Vasoconstriction in response to low oxygen tension (hypoxia) in pulmonary arteries is an important physiological adaptation to reroute blood flow to areas of higher oxygenation for effective gaseous exchange. However, chronic hypoxia is a common feature of lung disease, such as chronic obstructive pulmonary disease (COPD). Hypoxic stress triggers cellular phenotypic alterations including increased proliferation and migration of vascular smooth muscle cells (VSMCs), as well as synthesis of extracellular matrix (ECM) proteins that remodel lung vasculature. Remodelling of vessels increases the risk of pulmonary hypertension (PH)—elevated pulmonary arterial pressure—and eventually right heart failure. This chapter will summarise the major pathways and mechanisms involved in hypoxia-driven pulmonary hypertension (PH).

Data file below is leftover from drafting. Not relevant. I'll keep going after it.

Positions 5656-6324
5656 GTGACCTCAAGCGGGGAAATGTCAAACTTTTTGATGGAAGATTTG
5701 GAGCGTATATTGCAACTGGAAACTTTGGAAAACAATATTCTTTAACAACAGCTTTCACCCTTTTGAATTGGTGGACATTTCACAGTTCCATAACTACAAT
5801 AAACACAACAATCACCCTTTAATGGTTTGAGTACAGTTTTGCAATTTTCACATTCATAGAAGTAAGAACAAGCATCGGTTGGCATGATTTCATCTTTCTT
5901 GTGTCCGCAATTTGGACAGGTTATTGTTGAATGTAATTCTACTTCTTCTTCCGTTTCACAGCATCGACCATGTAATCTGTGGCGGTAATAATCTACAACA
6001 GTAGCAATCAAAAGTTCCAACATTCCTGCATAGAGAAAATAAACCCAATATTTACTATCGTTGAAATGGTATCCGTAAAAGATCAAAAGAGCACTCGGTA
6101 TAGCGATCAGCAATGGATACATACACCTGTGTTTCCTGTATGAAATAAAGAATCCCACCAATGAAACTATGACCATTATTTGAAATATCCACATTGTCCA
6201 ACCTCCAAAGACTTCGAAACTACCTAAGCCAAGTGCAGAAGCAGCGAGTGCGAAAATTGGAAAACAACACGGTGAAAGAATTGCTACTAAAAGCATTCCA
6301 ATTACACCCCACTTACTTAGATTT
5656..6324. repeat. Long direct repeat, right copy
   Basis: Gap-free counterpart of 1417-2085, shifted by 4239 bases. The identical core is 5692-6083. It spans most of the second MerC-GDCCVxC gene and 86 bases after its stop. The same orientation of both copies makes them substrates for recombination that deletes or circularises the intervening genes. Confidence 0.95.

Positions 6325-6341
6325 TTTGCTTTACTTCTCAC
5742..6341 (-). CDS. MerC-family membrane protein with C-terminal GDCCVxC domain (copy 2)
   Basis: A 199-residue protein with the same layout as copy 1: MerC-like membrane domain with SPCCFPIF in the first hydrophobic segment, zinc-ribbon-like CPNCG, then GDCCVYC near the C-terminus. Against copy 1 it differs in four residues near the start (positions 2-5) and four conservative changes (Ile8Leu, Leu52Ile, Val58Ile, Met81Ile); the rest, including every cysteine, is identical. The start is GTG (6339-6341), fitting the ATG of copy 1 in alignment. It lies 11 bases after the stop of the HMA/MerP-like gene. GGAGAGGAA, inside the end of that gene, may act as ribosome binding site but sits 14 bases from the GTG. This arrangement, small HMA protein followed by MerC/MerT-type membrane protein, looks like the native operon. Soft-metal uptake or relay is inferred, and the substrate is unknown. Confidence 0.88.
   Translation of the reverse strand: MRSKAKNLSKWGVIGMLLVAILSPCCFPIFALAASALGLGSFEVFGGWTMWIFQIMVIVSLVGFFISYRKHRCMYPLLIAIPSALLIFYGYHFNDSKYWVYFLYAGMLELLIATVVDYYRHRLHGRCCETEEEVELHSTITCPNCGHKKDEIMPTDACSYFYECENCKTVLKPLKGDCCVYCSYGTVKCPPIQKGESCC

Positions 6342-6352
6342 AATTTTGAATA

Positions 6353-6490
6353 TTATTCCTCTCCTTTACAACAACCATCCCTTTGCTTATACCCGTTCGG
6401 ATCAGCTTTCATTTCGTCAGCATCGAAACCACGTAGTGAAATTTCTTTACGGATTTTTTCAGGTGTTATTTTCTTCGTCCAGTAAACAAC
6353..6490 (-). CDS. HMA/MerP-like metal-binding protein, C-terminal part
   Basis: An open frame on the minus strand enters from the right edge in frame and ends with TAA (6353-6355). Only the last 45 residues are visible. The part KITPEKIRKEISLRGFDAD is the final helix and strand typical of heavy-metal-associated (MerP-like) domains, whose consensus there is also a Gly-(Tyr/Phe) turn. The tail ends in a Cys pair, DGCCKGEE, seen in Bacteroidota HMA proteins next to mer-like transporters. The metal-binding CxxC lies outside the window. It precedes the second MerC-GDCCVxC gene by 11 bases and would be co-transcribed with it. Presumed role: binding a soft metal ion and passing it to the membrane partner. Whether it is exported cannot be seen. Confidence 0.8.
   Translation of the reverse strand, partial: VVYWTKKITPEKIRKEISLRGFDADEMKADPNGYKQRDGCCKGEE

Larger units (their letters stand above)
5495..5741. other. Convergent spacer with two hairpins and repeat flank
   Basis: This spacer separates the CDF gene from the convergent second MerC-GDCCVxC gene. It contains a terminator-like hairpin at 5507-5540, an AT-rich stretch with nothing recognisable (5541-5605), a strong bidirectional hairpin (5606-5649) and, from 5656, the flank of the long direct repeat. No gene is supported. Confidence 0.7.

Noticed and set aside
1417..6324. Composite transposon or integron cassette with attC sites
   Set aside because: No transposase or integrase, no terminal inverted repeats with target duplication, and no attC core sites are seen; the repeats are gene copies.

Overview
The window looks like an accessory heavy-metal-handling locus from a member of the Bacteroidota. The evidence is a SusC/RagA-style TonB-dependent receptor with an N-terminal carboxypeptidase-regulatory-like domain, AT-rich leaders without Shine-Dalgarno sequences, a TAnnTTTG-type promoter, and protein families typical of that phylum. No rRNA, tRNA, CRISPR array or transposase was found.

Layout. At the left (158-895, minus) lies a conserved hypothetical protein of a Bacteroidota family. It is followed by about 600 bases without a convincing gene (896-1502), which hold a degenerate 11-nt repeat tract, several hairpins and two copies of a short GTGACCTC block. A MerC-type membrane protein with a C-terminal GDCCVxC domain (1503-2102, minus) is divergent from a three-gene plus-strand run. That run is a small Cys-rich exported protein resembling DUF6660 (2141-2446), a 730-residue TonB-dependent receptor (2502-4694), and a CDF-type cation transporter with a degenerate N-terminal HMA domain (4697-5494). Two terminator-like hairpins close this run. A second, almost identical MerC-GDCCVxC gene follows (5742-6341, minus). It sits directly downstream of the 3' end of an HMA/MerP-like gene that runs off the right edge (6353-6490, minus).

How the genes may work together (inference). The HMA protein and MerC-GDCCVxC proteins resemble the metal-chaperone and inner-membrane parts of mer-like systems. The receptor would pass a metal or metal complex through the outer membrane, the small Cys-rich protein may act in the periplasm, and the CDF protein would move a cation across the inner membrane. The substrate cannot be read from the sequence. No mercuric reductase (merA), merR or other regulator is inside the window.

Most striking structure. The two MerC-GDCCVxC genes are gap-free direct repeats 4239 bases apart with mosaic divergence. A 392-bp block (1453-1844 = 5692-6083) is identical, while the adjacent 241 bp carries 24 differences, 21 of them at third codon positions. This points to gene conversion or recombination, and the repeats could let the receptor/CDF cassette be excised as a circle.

Part of the book: Hypoxia and Human Diseases